The lymphatic system plays a key role in tissue homeostasis, fatty acid transport, and immune surveillance. Pathologically, dysfunction of the lymphatic system results in edema, and increased lymphangiogenesis can contribute to tumor metastasis. Lymphatic vessels are composed of lymphatic endothelial cells (LECs) that can be identified by distinct marker molecules such as Prox-1, podoplanin, VEGFR-3 and LYVE-1. Primary LECs represent a valuable tool for the study of basic functions of the lymphatic system. However, their isolation remains a challenge, particularly if rodent tissues are used as a source. We developed a method for the isolation of rat dermal LECs from the skin of newborn rats based on sequential enzymatic digestion with trypsin and Liberase followed by flow cytometric sorting using LYVE-1 specific antibodies. Cells isolated according to this protocol expressed the lymphatic markers Prox-1, podoplanin, LYVE-1 and VEGFR-3, and displayed an endothelial-like morphology when taken into culture. These primary cells can be used for studying lymphatic biology in rat models, and the protocol we describe here therefore represents an important extension of the experimental repertoire available for rats and for modeling the human lymphatic system.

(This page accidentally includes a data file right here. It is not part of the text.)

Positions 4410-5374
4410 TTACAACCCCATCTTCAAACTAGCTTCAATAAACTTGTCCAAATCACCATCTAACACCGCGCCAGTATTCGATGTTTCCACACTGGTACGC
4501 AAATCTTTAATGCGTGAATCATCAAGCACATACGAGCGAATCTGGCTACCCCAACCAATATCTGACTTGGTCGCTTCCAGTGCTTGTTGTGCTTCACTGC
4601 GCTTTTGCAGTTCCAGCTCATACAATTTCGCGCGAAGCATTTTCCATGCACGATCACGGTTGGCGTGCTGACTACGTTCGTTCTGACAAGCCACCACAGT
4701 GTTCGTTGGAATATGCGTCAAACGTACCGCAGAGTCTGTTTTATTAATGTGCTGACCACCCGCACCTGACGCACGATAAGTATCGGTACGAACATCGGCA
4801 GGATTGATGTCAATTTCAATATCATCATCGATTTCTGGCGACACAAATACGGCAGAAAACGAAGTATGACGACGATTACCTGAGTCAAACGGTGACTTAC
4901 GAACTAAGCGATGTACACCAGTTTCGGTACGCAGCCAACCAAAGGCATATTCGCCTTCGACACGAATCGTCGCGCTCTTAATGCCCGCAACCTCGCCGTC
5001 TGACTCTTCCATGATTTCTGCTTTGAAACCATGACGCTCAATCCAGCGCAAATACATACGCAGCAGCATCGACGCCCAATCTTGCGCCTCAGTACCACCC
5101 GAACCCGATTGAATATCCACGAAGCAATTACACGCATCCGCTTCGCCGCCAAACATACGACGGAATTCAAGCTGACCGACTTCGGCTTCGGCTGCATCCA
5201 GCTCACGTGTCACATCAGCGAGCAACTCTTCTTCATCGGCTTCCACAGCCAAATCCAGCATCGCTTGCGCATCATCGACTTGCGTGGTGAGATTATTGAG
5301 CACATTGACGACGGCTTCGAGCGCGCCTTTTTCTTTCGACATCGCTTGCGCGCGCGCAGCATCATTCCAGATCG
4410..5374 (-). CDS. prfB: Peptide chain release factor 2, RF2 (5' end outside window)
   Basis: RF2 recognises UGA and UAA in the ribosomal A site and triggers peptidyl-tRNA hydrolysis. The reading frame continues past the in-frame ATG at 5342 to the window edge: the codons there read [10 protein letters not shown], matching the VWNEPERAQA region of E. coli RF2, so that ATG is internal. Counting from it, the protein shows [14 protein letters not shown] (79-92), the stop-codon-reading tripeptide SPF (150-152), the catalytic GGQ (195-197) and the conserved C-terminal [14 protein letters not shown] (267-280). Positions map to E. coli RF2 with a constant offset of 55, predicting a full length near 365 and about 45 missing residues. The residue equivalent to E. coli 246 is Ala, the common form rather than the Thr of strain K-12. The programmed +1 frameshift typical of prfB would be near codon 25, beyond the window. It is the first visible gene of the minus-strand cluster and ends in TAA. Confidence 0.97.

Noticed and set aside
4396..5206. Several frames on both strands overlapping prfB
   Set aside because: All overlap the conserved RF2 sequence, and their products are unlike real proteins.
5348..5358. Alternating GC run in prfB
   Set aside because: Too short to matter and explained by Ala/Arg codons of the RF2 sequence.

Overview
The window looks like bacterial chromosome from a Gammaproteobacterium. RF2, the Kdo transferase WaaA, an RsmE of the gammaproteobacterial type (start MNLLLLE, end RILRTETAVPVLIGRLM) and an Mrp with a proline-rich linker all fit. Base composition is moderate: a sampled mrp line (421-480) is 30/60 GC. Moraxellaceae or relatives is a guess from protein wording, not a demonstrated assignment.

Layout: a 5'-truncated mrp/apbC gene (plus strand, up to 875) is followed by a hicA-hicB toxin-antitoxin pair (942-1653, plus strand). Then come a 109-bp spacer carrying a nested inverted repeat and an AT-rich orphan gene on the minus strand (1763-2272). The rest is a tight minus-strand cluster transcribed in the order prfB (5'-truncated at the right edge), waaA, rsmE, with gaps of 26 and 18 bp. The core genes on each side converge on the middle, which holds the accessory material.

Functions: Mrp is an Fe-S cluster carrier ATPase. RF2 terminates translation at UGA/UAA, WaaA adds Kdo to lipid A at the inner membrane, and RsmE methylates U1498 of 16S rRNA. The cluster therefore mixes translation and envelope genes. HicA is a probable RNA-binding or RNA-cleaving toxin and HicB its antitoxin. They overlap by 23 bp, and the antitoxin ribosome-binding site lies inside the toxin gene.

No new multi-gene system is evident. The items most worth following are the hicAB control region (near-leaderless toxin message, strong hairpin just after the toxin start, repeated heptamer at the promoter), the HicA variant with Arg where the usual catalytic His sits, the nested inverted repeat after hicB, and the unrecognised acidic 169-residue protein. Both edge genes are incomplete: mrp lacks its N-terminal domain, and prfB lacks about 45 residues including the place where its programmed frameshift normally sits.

Correia, Rodolfo Patussi; Bento, Laiz Cameirão; Bortolucci, Ana Carolina Apelle; Alexandre, Anderson Marega; Vaz, Andressa da Costa; Schimidell, Daniela; Pedro, Eduardo de Carvalho; Perin, Fabricio Simões; Nozawa, Sonia Tsukasa; Mendes, Cláudio Ernesto Albers; Barroso, Rodrigo de Souza; Bacal, Nydia Strachman
2016-01-01
To discuss the implementation of technical advances in laboratory diagnosis and monitoring of paroxysmal nocturnal hemoglobinuria for validation of high-sensitivity flow cytometry protocols. A retrospective study based on analysis of laboratory data from 745 patient samples submitted to flow cytometry for diagnosis and/or monitoring of paroxysmal nocturnal hemoglobinuria. Implementation of technical advances reduced test costs and improved flow cytometry resolution for paroxysmal nocturnal hemoglobinuria clone detection. High-sensitivity flow cytometry allowed more sensitive determination of paroxysmal nocturnal hemoglobinuria clone type and size, particularly in samples with small clones. Discutir as melhorias técnicas no diagnóstico e no acompanhamento laboratorial de hemoglobinúria paroxística noturna para a validação da técnica de citometria de fluxo de alta sensibilidade. Estudo retrospectivo, que envolveu a análise de dados laboratoriais de 745 pacientes com hipótese diagnóstica e/ou acompanhamento de hemoglobinúria paroxística noturna por citometria de fluxo. Os avanços técnicos não só reduziram o custo do ensaio, mas também melhoraram a identificação e a resolução da citometria de fluxo para a detecção de clone hemoglobinúria paroxística noturna. A citometria de fluxo de alta sensibilidade possibilitou a identificação do tipo e do tamanho de clone de hemoglobinúria paroxística noturna, especialmente em amostras com pequeno clone.
Boknäs, Niklas; Ramström, Sofia; Faxälv, Lars; Lindahl, Tomas L
2017-09-12